In more pragmatic terms, the agricultural transformation programme is aimed at diversifying the nation’s economy away from oil and restoring the glory of agriculture in the nation’s scheme of things.
Following the discovery of oil in the 60s and the oil boom in the early 70s, with attendant phenomenal increase in oil revenues, the agriculture sector was somewhat neglected.
Gradually, Nigeria metamorphosed into an import dependent nation with growing, massive food imports.
Adesina said that studies by the Federal Ministry of Agriculture and Rural Development revealed that Nigeria’s food import bill peaked at approximately 11 billion dollars in 2011.
In specific terms, wheat imports cost N635 billion (3.8 billion dollars), rice imports N356 billion (2.3 billion dollars); sugar, N217 billion (1.3 billion dollars) and fish, N97 billion (582 million dollars).
Speaking on the objectives of the ATA, the minister’s aide, Mr Adetunji Oredipe, said: “We want to cut our food imports and build up the production levels of our local farmers.
“The Agricultural Transformation Agenda Programme (ATAP) is also a means of developing the rural areas, reducing the poverty rate as well as checking the exodus of people to big cities such as Abuja and Lagos.’’
The minister once unveiled ATA targets and these include adding 20 million tonnes to domestic food production by 2015, creating 3.5 million jobs in the agriculture sector by 2015 and providing more than N300 billion of additional income for Nigerian farmers.
Other targets are making Nigeria self-sufficient in rice production by 2015 and reducing the level of wheat importation by substituting 20 per cent of bread wheat flour with high-quality cassava flour.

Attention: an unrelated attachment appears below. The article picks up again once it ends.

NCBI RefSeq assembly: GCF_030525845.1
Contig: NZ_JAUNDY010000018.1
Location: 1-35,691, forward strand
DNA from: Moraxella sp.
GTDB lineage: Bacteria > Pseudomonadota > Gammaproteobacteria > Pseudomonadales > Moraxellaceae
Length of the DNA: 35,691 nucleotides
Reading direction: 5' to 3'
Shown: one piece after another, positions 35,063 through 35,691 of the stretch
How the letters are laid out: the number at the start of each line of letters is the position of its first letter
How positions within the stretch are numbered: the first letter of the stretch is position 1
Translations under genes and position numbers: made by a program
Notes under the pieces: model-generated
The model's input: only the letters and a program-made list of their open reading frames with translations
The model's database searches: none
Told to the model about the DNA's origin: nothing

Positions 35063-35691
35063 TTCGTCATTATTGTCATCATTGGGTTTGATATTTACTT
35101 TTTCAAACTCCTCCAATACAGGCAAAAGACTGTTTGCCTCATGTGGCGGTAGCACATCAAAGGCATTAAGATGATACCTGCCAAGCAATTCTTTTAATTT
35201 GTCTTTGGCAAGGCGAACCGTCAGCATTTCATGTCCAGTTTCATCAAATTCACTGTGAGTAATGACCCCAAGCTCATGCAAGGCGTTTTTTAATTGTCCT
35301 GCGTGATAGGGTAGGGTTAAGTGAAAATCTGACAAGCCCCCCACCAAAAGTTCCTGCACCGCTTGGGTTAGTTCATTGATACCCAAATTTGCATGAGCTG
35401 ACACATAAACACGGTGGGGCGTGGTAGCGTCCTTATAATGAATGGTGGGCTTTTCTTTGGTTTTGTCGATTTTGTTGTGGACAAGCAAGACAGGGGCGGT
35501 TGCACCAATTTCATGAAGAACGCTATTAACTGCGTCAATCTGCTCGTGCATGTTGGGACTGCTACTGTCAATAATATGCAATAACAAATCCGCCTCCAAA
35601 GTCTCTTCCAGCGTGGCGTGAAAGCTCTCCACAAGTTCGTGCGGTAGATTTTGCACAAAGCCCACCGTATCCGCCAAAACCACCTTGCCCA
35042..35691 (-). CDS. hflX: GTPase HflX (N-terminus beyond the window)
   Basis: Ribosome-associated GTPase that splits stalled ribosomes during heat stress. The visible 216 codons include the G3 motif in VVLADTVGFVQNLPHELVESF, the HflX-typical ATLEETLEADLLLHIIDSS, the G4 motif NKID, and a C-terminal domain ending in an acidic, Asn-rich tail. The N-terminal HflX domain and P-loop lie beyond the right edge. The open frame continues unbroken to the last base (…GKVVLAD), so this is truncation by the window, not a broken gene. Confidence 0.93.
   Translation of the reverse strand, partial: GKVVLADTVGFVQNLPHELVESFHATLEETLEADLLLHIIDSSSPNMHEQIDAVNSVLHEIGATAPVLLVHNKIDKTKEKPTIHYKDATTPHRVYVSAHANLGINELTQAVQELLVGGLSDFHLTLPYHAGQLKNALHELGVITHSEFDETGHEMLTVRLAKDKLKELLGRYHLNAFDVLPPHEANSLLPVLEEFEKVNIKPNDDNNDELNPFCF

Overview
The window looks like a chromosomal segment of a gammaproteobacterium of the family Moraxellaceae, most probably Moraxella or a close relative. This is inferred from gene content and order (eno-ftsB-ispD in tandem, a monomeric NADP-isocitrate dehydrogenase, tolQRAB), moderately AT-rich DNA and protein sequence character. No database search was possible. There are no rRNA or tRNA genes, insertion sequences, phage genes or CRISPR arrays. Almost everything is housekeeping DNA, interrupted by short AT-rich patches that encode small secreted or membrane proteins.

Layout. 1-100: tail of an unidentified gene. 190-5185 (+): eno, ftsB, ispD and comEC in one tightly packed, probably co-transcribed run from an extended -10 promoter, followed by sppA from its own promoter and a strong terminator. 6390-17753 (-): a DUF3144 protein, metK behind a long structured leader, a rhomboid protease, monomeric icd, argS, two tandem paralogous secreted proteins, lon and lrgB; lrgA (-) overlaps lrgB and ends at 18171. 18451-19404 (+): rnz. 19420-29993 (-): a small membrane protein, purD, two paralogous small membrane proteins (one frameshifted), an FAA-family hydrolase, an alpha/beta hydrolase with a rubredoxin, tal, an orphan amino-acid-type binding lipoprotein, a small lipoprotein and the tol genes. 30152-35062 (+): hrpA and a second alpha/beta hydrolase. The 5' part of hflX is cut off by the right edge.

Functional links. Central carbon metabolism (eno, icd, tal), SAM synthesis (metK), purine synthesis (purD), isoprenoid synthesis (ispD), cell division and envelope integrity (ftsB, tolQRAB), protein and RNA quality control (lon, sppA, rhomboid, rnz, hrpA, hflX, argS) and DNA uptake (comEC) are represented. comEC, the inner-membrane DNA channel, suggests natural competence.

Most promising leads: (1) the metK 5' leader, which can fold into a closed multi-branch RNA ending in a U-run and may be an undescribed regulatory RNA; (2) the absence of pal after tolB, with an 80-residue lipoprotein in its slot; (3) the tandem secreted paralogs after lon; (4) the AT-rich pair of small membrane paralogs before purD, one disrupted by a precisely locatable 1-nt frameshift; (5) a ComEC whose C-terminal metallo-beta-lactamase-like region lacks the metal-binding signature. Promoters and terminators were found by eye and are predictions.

On the successes so far recorded, Adesina said that so far, the scheme had improved the food security situation of not less than 30 million persons in rural farm households.
He said that 6.4 million registered farmers had received agricultural inputs under the GES programme, while the number of registered farmers was expected to hit 10 million this year.
“The system is working. In the past two years, the system has reached 6.4 million smallholder farmers and it has enhanced the food security of 30 million persons in rural farm households.
“Women farmers, who never got fertilisers and seeds under the old system, now have better yielding fields with subsidised farm inputs which they receive through their own mobile phones. Dignity has been restored to farmers,’’ he said.
Similarly, the minister stressed that the number of seed companies had grown from 11 to 77, with the three largest seed companies in the world — Syngenta, Monsanto and Dupont – planning to establish seed companies in Nigeria.
He also said that 3,000 small and medium agribusinesses in the input supply chain had sprung up across the country as part of the feats of the GES.
Adesina noted that the country’s food import bill had dropped from N2.3 billion to N1.8 trillion within the past two years, while 15 million tonnes of food had been added to the country’s food stock within the period.He expressed the optimism that Nigeria would become self-sufficient in rice production by 2015.
The minister, however, attributed the successes so far recorded to several factors which included the adoption of a new approach to managing agriculture as a business venture rather than a development programme.
Besides, Adesina said that the government’s partnership with the private sector, which also focused on the value chains of all commodities, spurred the progress.